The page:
525 F2d 1025 United States v. Jackson
525 F.2d 1025
UNITED STATES of America, Plaintiff-Appellee,
Harold Lester JACKSON and Jerry Wayne Jackson, Defendants-Appellants.
United States Court of Appeals,
Argued Oct. 17, 1975.
Decided Nov. 17, 1975.
A. Thomas MonCeret, Emerson, Fain & Johnson, Knoxville, Tenn. (Court appointed CJA), Wayne A. Whitehead, Knoxville, Tenn., for defendants-appellants.
John L. Bowers, Jr., U.S. Atty., Edward E. Wilson, Asst. U.S. Atty., Knoxville, Tenn. for plaintiff-appellee.
Before EDWARDS and PECK, Circuit Judges, and McALLISTER, Senior Circuit Judge.
The two appellants in this case were convicted on two counts of possessing sawed-off shotguns, in violation of 26 U.S.C. §§ 5861(d), 5871, and aiding and abetting, in violation of 18 U.S.C. § 2 (1970).
On inspection of the files, records, and consideration of the oral argument in this case, we conclude that the Knoxville police who stopped and searched the car in which the Jacksons were arrested, and in which two sawed-off shotguns were found, had probable cause to make the stop and the search involved.
Previously the Knoxville police department had received a telephone call from a Mike Lewellyn in which he stated that there was a car in his driveway with a Georgia license, 'and they said they had guns and they wouldn't leave the driveway.' Two officers thereupon responded and talked with Debbie Lewellyn. Thereafter one of the officers, who testified at trial, said that he put out through the police radio an order to pick up a green Chevy Camaro with a black hood, containing four males who had some 'sawed-off shotguns' and who were heading toward Tyson Park. Another Knoxville police officer saw the car described at the location referred to, and joined by another officer, made the stop and search.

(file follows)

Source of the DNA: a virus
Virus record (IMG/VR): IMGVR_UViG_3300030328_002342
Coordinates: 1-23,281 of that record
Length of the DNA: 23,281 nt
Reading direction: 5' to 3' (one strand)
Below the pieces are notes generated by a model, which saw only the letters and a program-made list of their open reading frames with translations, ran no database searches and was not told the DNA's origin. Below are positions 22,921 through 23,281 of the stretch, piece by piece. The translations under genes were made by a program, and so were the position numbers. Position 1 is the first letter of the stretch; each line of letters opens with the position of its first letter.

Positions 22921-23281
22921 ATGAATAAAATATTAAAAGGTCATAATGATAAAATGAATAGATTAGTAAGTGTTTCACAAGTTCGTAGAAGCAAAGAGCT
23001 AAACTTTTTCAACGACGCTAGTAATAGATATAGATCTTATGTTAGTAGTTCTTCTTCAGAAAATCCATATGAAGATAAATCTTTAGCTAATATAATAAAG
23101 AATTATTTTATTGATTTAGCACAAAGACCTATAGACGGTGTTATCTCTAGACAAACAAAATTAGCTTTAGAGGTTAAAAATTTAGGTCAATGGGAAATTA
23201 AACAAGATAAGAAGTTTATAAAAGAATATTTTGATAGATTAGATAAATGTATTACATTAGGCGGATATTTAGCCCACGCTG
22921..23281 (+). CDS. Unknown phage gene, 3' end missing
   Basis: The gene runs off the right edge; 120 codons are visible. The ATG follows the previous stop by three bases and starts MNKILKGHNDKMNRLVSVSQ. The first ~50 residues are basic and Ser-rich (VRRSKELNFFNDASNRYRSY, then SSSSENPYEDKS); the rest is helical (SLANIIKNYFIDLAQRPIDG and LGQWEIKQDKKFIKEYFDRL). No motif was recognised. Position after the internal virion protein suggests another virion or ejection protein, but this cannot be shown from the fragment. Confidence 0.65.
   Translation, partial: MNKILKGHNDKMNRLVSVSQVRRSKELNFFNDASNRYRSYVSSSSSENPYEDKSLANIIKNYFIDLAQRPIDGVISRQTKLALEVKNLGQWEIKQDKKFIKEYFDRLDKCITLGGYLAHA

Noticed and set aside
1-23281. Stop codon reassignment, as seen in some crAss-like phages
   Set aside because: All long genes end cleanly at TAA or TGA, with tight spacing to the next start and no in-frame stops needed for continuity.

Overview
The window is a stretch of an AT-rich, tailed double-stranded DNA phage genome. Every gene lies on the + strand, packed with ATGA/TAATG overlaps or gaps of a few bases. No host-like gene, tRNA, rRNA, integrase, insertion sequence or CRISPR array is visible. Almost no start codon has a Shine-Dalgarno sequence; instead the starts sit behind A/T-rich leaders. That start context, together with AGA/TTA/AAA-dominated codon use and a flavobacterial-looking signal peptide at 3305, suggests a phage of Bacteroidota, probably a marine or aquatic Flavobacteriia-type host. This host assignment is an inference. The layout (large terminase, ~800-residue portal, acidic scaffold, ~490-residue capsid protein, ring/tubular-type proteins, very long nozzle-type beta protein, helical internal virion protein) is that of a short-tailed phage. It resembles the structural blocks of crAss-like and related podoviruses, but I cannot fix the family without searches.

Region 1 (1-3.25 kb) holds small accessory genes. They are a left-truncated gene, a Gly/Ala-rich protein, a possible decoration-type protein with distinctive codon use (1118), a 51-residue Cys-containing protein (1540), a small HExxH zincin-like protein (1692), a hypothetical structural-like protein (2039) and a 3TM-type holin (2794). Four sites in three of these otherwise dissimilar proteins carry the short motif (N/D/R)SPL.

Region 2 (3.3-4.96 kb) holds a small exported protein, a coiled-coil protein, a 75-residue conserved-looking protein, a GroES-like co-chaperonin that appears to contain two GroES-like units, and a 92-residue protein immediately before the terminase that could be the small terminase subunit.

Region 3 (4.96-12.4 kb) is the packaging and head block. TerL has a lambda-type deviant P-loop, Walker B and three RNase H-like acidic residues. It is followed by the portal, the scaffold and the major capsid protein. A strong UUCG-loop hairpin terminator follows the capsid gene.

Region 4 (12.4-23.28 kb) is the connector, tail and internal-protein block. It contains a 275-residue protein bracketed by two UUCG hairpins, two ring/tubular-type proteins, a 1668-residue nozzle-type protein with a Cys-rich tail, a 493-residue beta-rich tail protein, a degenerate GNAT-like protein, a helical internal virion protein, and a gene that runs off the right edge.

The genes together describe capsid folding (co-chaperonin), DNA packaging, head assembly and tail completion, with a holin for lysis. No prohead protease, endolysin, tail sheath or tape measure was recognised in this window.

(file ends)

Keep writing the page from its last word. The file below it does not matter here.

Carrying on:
We agree with the District Court that there was probable cause to believe a felony was being committed prior to the stop and search concerned, and that there was ample evidence to support the possession and aiding and abetting counts.
Finding no reversible error in the Judge's rulings on evidence or pretrial motions, the judgments of conviction are affirmed.